P. S. Green Royal Botanic Gardens, Kew, Richmond, Surrey, tw9 3AB, England



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Scattered throughout the populations of tree ferns

N.Is.: Mt Pitt Reserve, M.Lazarides 8086 (CANB, K); SE slopes of Mt Pitt, R.D.Hoogland 6591 (CANB); between Palm Glen and Red Rd, R.J.Chinnock 5964 (AD, K); s. loc., Nov. 1902, J.H.Maiden & J.L.Boorman (BM, K, NSW).

2
Tmesipteris
truncata(R.Br.) Desv.
Mém. Soc. Linn. Paris 6: 192(1827)


Psilotum truncatum R.Br., Prodr. 164 (1810).T: Tasmania and Port Jackson, Australia, 1802, R.Brown; syn: BM; isosyn: K. The epithet alludes to the truncate apex of the leaves.

[Tmesipteris tannensis auct. non (Spreng.) Bernh.: G.Bentham, Fl. Austral. 7: 681 (1878), p.p.; W.R.B.Oliver, Trans. & Proc. New Zealand Inst. 49: 117 (1917)]


Illustrations: D.L.Jones & S.C.Clemesha, Austral. Ferns & Fern Allies 2nd edn, 32, fig. 15b (1981); S.B.Andrews, Ferns Queensland fig. 31.1A (1990); P.G.Wilson in G.J.Harden, Fl. New South Wales 1: 4 (1990).

Pendulous epiphyte on trunks of tree ferns. Branches 10–30 cm long, of limited growth. Leaf-like appendages oblong, only very slightly sigmoid, 10–20 mm long, 3–5 mm broad, subtruncate with prominent apiculum 1–2 mm long. Synangia somewhat elongate, ovoid-conoid, 5.5–6 mm long, 1.25–1.5 mm broad, ±pointed.

Lord Howe Is. Also known from similar habitats in southern Qld and in N.S.W.

Common as an epiphyte on tree fern trunks in the mountains.

L.H.Is.: top of Mt Gower, M.M.J. van Balgooy 1119 (CANB); loc. id., P.S.Green 1593 (A, K); side of Mt Lidgbird, C.Moore 33 (K, MEL).


familyLYCOPODIACEAE

P.S.GreenRoyal Botanic Gardens, Kew, Richmond, Surrey, TW9 3AB, England

Herbaceous, terrestrial or epiphytic herbs. Stems erect, scrambling or pendulous, simple or dichotomously branched. Leaves numerous, small, simple, 1-veined. Sporophylls similar to other leaves or modified and forming compact, terminal spikes ('cones'). Sporangia axillary, 1-locular, homosporous.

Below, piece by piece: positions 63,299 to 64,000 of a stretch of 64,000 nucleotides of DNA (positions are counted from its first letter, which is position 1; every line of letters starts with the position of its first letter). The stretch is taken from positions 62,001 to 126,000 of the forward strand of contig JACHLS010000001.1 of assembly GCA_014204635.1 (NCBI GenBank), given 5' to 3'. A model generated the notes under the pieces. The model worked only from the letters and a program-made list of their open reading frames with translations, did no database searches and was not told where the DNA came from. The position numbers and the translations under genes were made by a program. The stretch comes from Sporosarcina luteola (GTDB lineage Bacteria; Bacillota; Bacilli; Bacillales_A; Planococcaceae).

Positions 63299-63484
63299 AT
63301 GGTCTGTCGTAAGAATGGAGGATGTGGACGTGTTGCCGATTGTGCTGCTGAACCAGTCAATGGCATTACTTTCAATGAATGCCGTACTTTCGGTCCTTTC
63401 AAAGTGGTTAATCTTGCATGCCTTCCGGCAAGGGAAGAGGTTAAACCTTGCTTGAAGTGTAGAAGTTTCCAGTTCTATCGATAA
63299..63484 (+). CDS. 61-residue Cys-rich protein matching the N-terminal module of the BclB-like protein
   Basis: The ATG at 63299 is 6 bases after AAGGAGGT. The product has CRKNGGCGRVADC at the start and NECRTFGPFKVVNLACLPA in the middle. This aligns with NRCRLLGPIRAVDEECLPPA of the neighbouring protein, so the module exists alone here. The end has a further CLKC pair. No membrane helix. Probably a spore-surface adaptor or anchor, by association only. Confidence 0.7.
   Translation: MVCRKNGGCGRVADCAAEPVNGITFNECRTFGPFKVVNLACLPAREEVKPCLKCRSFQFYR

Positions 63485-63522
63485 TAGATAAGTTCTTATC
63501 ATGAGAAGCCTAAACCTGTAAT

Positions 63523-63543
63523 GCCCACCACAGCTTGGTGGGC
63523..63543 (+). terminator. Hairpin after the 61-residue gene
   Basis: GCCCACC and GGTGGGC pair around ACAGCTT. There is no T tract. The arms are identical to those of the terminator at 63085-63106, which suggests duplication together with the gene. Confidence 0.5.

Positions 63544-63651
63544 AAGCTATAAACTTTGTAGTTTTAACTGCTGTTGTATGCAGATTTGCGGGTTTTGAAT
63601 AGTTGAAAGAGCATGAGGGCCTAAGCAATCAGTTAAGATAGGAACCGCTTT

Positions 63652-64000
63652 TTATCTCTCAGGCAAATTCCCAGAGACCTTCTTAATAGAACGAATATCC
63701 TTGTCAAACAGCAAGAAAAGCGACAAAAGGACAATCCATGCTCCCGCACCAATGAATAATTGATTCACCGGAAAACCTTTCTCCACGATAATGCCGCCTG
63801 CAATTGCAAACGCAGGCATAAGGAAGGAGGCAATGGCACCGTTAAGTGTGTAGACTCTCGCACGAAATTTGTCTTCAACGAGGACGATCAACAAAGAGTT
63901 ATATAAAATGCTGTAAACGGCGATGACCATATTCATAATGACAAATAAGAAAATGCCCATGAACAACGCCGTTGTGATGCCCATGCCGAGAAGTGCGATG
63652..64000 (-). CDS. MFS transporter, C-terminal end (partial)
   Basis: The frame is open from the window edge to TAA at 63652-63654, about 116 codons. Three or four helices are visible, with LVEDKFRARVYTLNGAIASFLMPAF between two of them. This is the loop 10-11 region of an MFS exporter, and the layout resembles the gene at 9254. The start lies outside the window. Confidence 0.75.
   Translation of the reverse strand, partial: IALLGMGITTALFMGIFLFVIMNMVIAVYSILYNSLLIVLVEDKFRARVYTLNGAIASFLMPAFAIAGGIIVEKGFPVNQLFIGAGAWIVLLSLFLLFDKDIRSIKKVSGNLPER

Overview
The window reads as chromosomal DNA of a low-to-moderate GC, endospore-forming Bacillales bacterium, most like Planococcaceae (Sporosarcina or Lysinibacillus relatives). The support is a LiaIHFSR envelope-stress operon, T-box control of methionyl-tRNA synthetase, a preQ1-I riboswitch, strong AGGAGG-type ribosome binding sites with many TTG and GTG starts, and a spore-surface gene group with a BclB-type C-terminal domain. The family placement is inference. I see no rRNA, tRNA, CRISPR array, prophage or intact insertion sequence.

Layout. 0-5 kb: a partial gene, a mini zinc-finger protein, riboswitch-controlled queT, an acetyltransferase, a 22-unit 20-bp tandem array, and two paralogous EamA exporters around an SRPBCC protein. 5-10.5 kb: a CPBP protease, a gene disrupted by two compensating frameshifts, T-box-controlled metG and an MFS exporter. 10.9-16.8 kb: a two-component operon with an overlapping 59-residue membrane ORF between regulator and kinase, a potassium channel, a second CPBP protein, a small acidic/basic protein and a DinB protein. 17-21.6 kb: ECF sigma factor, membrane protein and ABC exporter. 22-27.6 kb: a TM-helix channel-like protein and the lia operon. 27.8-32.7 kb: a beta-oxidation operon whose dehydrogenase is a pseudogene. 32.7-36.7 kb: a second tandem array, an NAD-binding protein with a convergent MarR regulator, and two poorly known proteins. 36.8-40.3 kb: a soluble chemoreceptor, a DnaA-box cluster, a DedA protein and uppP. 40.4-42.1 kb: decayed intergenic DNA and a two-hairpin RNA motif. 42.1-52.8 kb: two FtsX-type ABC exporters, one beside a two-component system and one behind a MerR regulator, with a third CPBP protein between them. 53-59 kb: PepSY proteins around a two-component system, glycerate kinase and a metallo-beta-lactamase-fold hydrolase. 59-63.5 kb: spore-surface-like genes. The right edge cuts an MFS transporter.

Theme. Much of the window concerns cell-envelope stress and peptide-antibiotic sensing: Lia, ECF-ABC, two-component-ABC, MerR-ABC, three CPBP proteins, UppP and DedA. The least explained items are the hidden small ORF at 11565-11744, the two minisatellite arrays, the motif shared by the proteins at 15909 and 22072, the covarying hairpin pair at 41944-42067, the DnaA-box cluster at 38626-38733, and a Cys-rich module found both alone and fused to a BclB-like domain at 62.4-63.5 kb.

A family of 4 living genera and c. 250 species, pantropical with many southern temperate species. One native genus on each of the Islands.

In addition to Lycopodium, the type genus, 2 other genera, Huperzia and Lycopodiella, previously treated as part of Lycopodium, are now generally recognised as distinct. The fourth is Phylloglossum, a monotypic genus from Australia and New Zealand.

G.Bentham, Lycopodiaceae, Fl. Austral. 7: 670–682 (1878); D.L.Jones & S.C.Clemesha, Lycopodiaceae, Austral. Ferns & Fern Allies 2nd edn, 20–27 (1981); F.M.Tryon & A.F.Tryon, Lycopodiaceae, Ferns & Allied Pl. 796–812 (1982); B.Øllgaard, A revised classification of the Lycopodiaceae s. lat., Opera Bot. 92: 153–178 (1987); D.L.Jones, Lycopodiaceae, Encycl. Ferns 364–368 (1987); B.Øllgaard, Index of the Lycopodiaceae, Biol. Skr. 34: 1–135 (1989); P.J.Brownsey & J.C.Smith-Dodsworth, Lycopodiaceae, New Zealand Ferns Allied Pl. 19–24 (1989).

KEY TO GENERA



Roots in a basal tuft; branches clustered together; branch dichotomies equal

1. HUPERZIA

Roots occurring at nodes along stem; branch dichotomies unequal

2. LYCOPODIELLA



gen.
LYCOPODIACEAE
11. HUPERZIA

HuperziaBernh.
J. Bot. (Schrader) 1800(2): 126(1801)
named after Johann Peter Huperz (?–1816), a German botanist who wrote on ferns

Type: H. selago (L.) Schrank & Mart.